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Data from: Early exposure to a bacterial endotoxin advances the onset of moult in the European starling

Citation

Pirrello, Simone et al. (2016), Data from: Early exposure to a bacterial endotoxin advances the onset of moult in the European starling, Dryad, Dataset, https://doi.org/10.5061/dryad.c3g3b

Abstract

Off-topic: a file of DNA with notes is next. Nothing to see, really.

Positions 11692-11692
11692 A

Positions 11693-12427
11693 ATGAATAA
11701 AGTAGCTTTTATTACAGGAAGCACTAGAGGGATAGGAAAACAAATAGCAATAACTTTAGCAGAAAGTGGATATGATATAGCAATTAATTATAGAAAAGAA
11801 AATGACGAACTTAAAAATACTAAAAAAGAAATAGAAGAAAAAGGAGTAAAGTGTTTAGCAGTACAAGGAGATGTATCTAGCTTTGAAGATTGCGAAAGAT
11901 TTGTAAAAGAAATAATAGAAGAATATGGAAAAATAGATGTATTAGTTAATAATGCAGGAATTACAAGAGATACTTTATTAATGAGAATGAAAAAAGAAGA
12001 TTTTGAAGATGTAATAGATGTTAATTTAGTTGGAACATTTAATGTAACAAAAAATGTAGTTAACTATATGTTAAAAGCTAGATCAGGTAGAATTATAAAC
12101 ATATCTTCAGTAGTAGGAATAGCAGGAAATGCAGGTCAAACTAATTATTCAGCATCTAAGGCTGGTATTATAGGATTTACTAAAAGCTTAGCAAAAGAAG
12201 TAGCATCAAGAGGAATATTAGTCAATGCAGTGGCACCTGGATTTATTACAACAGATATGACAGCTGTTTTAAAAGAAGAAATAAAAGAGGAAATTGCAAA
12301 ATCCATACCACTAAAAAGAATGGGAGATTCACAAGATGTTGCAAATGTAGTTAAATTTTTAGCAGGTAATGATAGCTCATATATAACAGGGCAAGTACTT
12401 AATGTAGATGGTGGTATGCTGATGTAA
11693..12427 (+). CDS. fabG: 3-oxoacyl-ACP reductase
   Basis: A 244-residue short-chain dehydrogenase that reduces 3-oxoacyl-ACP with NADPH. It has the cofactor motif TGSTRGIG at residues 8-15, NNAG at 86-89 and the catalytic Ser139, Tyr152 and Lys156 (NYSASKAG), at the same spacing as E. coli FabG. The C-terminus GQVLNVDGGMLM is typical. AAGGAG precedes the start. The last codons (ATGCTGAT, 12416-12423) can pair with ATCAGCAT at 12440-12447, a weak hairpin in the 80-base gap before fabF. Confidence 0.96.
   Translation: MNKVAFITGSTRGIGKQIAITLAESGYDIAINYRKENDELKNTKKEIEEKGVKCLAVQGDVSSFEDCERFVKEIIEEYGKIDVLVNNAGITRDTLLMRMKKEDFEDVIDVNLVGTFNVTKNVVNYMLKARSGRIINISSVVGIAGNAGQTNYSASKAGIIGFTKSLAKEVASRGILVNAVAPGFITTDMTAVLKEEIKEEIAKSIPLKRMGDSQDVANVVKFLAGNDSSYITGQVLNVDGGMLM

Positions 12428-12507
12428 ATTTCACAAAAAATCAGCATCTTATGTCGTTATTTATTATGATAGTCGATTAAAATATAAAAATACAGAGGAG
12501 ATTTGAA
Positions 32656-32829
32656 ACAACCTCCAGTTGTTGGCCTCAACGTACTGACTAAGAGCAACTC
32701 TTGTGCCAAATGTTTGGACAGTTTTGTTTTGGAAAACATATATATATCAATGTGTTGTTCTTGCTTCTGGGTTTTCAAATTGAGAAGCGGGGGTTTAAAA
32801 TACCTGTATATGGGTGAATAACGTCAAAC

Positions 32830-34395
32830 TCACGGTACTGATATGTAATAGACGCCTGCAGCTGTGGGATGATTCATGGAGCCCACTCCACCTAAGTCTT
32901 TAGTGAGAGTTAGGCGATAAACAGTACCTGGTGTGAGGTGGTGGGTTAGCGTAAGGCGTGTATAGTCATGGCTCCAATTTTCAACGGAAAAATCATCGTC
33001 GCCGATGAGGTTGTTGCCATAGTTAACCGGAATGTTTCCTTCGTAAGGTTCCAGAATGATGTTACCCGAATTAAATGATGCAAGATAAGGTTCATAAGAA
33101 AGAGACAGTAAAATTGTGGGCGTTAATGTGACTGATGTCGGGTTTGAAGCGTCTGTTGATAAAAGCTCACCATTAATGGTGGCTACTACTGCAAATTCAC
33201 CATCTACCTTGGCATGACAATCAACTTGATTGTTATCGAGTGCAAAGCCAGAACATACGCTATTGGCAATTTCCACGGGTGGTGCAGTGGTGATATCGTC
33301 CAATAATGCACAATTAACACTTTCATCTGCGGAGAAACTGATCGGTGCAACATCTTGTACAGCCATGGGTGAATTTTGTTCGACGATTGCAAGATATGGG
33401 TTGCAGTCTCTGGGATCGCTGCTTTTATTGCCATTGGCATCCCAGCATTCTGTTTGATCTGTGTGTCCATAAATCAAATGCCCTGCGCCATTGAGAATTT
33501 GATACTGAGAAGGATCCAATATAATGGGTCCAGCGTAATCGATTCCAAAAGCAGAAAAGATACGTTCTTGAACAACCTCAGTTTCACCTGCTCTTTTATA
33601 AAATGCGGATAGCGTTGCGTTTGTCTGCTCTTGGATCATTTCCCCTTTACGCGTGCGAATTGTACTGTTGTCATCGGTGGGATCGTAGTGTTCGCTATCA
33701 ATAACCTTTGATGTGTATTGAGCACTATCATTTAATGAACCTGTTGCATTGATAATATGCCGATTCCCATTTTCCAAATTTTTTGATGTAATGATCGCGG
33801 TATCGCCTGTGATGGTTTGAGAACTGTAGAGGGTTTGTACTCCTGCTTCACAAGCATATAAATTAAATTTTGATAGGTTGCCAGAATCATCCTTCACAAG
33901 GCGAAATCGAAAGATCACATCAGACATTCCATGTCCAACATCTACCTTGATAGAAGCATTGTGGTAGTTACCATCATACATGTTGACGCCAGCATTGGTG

In animals, events occurring early in life can have profound effects on subsequent life-history events. Early developmental stresses often produce negative long-lasting impacts, although positive effects of mild stressors have also been documented. Most studies of birds have investigated the effects of events occurring at early developmental stages on the timing of migration or reproduction, but little is known on the long-term effects of these early events on moulting and plumage quality. We exposed European starling (Sturnus vulgaris) nestlings to an immune challenge to assess the effects of a developmental stress on the timing of the first (post-juvenile) and second (post-breeding) complete annual moult, the length of the flight feathers, and the length and colouration of ornamental throat feathers. The nestlings were transferred to indoor aviaries before fledgling and kept in captivity until the end of post-breeding moult. Individuals treated with Escherichia coli lypopolysaccharide (LPS) started both moult cyclesing earlier compared to control siblings in either years. Moult duration was unaffected by the immune challenge, but an advanced moult onset resulted in a longer moult duration. Moreover, female (but not male) throat feather colouration of LPS-injected -exposed individuals showed a reduced UV chroma. We argue that an early activation of the immune system caused by LPS may allow nestlings to better cope with post-fledging stresses and possibly lead to improved body condition and earlier moult onset. The effect of early LPS exposure was remarkably persistent, as it was still visible more than one year after the treatment, and highlighted the importance of early developmental stresses in shaping subsequent major life-history traits, including the timing of moult in birds.

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